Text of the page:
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Household Brevities

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- Copper saucepans are cleanedonthe entside with salt and viwsgar, and on the inside with soap and water - after they have been iilled with water and a small lump of soda, whieh must cometo a boil. - Ladies' Home Journal. - Many goud housekeepers uho have preserved strawberries, cherries, pluma or almost any preserves whleh have begun to ferment, but are not moldy, add them to the minee meat before it is sealded. in proportion to a quárt to the quantity g-iven. - Tongue Toast.- Take a cold tongue that has been boiled. minee it line and mix with créam and beaten yelk of an eg-g and simmer on a stove. 1 laving first cut off the ernst, toast sliees of bread and bntter tliem a little. lay in a flat dish and spread over them thickly the tongue wliile it is hos.- Boston Budget. - Eye Dtop-Cakes. - Mixtogether two cnpfula and a half f rye flour, half a cupful of rye meal, one cupful of wheat flour one teaspoonful of salt. Stir in gradually three cupfuls and a half of milk and add four well-beaten eggs. ' The rye meal can be done without, but the cakes are mach letter with it. Fill the ii-on gnn-pans. - Demorest'a Month- Bread. - l'ut a pint of sweet milk into a vessel and let come to a boil; then stir in meal till it is as thiek as mush. Cover it closely and keep warm over night. In tlii' morning add a pint of lukewarm milk and flour to make agood Btiff batter. Xow set your yeast in a pot of water to keep warm: when lig-ht and spongy work into loaves; let raise and then bake. - Detroit Free Press. - A sand-ba-. with a plush cover, is a mqst useful present to any one who drives much in wintry weather. A contains the sand. which should not be packed too tight. This raay be warmed at any time in the oven and then slippcd into the cover, which Is a plush or velvet bag with handles like a child's school bag. This. placed in the carriage or sleiifh. will retain the heat a long time and give great comfort. - Mashed Potatoes. - Iíemove the skins from the potatoes and let them lay in cold water for an hour: then put into a sacepan. with a little salt; cover vvith water and boíl; when done drain off water, tnrn into a bowl and mash fine; melt a piece of butter size of an egg with a little milk: mix it with the mashed potatoe:; until they are a smooth paste; be careful not to have them too wet; then put the mixture into a dishpiled up. - Boston Herald. -Pumpkin Indian Pudding'.- With a pint and a hall oí stewed pumpkin mix a pint and a half nf Indian meal anda tablespoonful of gnmnd gisger. Into a quart of boiling milk stir a pint of molasses. Add, stirring hard, the ineal and pumpkin. It will be improved by the gTated rind of ;i lemon or orang-e. Tie in a pudding bag and drop toto .boiling water. Bofi fonr honra. If West India molasses ís us;-d. it requires no eg-irs: without it. add three. Whatis left muy be reboiled next day. - Pumpkin Mannalade. - Kor a nice ripe pumpkin of medium size about six pounds of sugar, o) ■ int of good eider rinegar. one ounce of ginger root bruiaed and ;i dozen cloves tird in a bit of lace or thin mr.slin will be required. Pare the pumpkin and ent into small pieces: heat the other ingrediente in a poreelain-lined kettle, add tlir pumpkin and cook until quite soit: tlien take it out of the sirup with a strainer, keeping it hot while the liquid is bolled down a little; ]:: the pumpkin back into the kettle and let it boil about half an hcrar, stirrinjr well meanwhile.-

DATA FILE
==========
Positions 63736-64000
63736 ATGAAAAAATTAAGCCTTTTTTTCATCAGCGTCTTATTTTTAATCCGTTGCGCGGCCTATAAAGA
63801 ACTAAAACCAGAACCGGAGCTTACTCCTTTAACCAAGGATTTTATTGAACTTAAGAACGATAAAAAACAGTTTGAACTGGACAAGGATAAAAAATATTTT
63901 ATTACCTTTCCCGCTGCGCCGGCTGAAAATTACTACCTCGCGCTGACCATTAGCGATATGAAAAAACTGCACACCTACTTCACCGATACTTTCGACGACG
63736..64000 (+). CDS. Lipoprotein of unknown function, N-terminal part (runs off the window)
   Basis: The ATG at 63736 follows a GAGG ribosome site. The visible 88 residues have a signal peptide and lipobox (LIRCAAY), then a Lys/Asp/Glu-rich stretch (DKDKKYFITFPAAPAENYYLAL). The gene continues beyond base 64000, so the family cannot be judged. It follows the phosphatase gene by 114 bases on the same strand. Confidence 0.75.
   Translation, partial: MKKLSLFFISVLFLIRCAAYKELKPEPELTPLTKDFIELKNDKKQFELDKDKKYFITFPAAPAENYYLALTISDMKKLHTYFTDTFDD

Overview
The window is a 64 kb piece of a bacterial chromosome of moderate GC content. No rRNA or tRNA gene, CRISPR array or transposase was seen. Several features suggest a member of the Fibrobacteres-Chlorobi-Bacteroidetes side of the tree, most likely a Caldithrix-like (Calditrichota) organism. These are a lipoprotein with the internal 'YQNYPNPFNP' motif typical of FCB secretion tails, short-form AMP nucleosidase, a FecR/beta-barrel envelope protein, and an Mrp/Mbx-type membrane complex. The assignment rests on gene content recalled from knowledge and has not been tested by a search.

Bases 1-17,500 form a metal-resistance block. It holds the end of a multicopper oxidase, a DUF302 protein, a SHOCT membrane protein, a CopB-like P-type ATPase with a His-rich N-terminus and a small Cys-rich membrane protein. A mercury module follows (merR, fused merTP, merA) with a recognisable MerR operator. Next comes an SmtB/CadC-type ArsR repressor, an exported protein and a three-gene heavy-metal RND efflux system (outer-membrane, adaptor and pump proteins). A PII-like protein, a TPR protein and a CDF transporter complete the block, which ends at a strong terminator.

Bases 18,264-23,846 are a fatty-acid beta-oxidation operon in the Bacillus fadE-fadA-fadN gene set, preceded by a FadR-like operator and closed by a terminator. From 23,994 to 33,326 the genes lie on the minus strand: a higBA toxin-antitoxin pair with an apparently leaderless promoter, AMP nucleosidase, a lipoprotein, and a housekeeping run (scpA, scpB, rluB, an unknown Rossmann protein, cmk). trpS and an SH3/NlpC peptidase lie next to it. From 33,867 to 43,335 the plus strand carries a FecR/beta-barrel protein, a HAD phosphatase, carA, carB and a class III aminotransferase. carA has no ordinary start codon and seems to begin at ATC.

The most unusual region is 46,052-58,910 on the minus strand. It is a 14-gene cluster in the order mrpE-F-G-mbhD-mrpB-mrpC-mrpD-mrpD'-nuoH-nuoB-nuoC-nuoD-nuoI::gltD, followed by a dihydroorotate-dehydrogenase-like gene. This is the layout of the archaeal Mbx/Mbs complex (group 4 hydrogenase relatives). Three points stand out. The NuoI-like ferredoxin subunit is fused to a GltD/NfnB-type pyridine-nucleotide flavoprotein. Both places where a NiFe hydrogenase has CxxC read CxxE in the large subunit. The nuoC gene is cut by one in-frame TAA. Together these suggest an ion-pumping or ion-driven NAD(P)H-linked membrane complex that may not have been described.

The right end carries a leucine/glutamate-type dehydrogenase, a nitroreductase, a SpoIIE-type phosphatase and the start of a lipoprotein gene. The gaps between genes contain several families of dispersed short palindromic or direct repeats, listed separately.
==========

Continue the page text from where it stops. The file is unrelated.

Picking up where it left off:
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Ann Arbor Courier